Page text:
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Tuesday, 5 January 2010

Review: My Sister's Keeper, dir Nick Cassavetes (2009)

What looked to be a chick flic turned out to be a highly entertaining movie. I'd exhausted all the guy movies in the new releases section and settled on this one as a next-best option. Little could I anticipate how fantastic it would turn out to be.

It didn't have an entirely auspicious start, either. The husband is a fire-fighter, for a start. Here's the classic good guy, I thought, the real he-man with big, strong, warm arms and a job absolutely above reproach: the thinking woman's beefcake casting decision.

But this turns out to be just part of the film's infrastructure. An incidental element in a complex structure.

Kate Fitzgerald (Sofia Vassilieva) has leukemia, a form of blood cancer. Parents Sara (Cameron Diaz) and Brian (Jason Patrick) decide to engineer a new child so that it can provide body elements - blood, bone marrow, a kidney - to their sick daughter. They feel entitled to do this and certain there will be no problems in future.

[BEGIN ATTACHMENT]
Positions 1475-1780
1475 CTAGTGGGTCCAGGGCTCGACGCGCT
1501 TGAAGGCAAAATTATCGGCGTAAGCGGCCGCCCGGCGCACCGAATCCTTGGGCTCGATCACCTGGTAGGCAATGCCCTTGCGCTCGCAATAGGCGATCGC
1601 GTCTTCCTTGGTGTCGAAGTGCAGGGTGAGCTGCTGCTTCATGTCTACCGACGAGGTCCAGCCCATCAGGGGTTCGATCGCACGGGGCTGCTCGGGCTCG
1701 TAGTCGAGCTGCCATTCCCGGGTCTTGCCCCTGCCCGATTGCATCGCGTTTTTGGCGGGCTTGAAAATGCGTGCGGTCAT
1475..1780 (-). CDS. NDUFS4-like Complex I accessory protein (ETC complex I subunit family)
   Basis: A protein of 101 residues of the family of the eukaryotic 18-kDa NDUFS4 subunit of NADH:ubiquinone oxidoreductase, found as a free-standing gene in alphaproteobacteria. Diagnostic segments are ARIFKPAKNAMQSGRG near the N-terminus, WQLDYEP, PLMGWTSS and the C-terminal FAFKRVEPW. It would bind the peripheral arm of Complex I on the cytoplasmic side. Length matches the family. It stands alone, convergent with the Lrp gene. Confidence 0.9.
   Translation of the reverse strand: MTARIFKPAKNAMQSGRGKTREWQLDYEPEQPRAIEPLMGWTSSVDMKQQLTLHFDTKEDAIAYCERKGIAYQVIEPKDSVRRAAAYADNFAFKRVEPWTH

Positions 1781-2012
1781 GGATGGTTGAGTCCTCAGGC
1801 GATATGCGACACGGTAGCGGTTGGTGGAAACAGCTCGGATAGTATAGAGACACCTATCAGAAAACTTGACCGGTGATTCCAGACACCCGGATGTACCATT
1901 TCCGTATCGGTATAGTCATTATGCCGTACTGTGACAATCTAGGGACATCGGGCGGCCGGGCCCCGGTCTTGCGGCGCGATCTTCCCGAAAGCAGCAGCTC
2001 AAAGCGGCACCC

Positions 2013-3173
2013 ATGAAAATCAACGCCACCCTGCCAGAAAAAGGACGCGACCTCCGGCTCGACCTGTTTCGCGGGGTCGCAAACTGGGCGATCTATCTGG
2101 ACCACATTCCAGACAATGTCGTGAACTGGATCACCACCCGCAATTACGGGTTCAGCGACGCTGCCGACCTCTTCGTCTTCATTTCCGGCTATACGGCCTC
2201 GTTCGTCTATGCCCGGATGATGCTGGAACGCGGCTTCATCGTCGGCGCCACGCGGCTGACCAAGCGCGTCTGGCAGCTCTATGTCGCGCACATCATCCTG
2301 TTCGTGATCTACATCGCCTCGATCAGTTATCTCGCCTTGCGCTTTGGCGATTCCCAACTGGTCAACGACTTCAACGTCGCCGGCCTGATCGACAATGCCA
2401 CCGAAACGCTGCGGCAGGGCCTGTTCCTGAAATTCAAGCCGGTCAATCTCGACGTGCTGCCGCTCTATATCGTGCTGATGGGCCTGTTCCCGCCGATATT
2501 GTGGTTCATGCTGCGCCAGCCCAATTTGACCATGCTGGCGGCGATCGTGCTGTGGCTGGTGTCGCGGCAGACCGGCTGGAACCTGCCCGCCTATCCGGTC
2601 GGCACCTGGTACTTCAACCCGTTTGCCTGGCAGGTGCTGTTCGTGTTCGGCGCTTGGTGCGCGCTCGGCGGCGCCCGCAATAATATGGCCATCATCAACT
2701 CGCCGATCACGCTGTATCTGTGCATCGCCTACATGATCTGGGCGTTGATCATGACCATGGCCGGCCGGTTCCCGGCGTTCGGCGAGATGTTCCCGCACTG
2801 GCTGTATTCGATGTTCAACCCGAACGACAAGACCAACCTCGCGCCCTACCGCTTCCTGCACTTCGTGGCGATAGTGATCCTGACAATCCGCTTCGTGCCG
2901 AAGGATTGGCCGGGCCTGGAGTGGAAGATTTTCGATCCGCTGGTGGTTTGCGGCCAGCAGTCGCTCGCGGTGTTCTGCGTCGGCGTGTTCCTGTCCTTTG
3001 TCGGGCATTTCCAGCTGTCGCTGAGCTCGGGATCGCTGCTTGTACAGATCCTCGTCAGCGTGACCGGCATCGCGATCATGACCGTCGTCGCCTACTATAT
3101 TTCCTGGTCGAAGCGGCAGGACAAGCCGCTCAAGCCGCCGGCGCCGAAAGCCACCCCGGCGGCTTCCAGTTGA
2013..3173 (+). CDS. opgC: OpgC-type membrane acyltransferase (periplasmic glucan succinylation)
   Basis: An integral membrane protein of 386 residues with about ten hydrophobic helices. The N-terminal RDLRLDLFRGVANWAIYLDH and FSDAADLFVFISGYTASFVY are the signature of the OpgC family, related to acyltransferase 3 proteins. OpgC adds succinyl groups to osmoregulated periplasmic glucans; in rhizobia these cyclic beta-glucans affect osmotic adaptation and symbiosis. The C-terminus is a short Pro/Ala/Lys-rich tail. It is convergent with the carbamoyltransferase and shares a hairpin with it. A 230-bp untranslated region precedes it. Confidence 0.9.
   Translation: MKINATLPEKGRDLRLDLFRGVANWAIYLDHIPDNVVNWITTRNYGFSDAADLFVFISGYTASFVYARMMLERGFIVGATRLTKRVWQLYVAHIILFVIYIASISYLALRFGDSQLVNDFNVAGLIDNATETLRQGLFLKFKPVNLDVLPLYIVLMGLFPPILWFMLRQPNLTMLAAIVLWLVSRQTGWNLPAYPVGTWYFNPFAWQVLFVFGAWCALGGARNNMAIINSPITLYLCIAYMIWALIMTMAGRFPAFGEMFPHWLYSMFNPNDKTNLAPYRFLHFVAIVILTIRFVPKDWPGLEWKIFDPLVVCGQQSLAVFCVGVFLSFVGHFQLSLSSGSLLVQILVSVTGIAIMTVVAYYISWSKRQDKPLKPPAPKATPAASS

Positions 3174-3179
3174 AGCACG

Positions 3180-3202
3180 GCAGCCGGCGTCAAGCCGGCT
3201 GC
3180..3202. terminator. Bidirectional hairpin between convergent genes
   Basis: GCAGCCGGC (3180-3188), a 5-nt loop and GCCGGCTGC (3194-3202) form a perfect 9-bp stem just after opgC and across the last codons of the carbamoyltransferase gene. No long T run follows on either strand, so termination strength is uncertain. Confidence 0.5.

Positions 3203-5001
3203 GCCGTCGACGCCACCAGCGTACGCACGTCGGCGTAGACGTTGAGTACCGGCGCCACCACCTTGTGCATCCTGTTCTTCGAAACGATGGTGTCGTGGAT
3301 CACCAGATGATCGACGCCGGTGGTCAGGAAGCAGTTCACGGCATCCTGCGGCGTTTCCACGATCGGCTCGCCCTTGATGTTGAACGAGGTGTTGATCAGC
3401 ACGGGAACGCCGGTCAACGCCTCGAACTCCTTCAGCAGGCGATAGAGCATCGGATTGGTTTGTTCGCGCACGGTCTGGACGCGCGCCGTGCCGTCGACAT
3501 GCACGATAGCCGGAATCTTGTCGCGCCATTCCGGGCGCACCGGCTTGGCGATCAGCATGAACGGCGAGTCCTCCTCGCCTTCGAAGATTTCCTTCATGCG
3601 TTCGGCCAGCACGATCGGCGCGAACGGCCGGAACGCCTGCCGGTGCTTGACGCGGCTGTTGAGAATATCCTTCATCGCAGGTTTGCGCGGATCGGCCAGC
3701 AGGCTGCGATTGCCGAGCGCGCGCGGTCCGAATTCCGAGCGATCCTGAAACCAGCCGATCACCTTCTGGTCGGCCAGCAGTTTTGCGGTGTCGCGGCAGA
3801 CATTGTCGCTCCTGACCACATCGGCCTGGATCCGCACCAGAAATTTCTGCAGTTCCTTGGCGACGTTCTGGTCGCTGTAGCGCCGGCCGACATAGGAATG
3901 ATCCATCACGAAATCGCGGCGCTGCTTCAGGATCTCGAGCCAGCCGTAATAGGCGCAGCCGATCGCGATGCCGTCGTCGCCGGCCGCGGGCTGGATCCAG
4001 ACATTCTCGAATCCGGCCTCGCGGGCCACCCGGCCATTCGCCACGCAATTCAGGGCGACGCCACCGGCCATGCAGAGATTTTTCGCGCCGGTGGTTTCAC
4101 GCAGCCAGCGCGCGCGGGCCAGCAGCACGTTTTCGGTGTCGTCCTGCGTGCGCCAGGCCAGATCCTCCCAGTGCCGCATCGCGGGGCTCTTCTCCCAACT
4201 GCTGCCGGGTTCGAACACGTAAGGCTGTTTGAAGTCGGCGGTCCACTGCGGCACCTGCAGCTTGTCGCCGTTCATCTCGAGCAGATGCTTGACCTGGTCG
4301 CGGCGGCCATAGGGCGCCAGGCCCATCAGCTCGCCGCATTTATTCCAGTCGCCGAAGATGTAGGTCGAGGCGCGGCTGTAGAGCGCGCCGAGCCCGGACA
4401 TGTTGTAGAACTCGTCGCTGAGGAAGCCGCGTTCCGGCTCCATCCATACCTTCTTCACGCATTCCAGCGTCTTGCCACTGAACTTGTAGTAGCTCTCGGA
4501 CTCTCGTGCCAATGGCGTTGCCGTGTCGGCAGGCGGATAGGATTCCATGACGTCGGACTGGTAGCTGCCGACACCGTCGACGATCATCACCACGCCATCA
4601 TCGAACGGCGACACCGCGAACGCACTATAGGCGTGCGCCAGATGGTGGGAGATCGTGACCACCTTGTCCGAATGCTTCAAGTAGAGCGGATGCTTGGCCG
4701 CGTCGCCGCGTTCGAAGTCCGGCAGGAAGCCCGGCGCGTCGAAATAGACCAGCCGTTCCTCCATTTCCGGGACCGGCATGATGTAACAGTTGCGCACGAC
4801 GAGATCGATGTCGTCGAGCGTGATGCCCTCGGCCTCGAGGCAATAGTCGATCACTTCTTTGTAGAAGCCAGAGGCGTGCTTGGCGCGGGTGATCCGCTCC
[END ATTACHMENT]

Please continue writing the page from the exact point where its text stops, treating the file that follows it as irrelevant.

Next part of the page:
They find out how wrong this assumption is when younger daughter Anna (Abigail Breslin) decides to sue her parents for her own biological independence. With $700 in her pocket, Anna visits well-known lawyer Campbell Alexander (Alec Baldwin) to start the ball rolling. Needless to say, the act renders her mum and dad speechless.

Sara, a lawyer herself, shifts into fight mode, fronting Judge De Salvo (Joan Cusack) and challenging the action.

But the family continues to live their life. Anna stays at home. She loves her sister, whose condition is deteriorating. But the film gives more than just this one story line. Flashbacks furnish us with additional detail, as when Kate finds a boyfriend in fellow cancer sufferer Taylor Ambrose (Thomas Dekker). Their romance is special, and adds poignancy to the denouement.

I won't spoil this for readers. It's fantastic, and is ushered in by dyslexic brother, Jesse (Evan Ellingsen), during one of the fiery courtroom skirmishes between a recalcitrant Kate and a fuming Sara.

The film is definitely one for the archives. It is based on the novel by well-known author Jodi Picoult.

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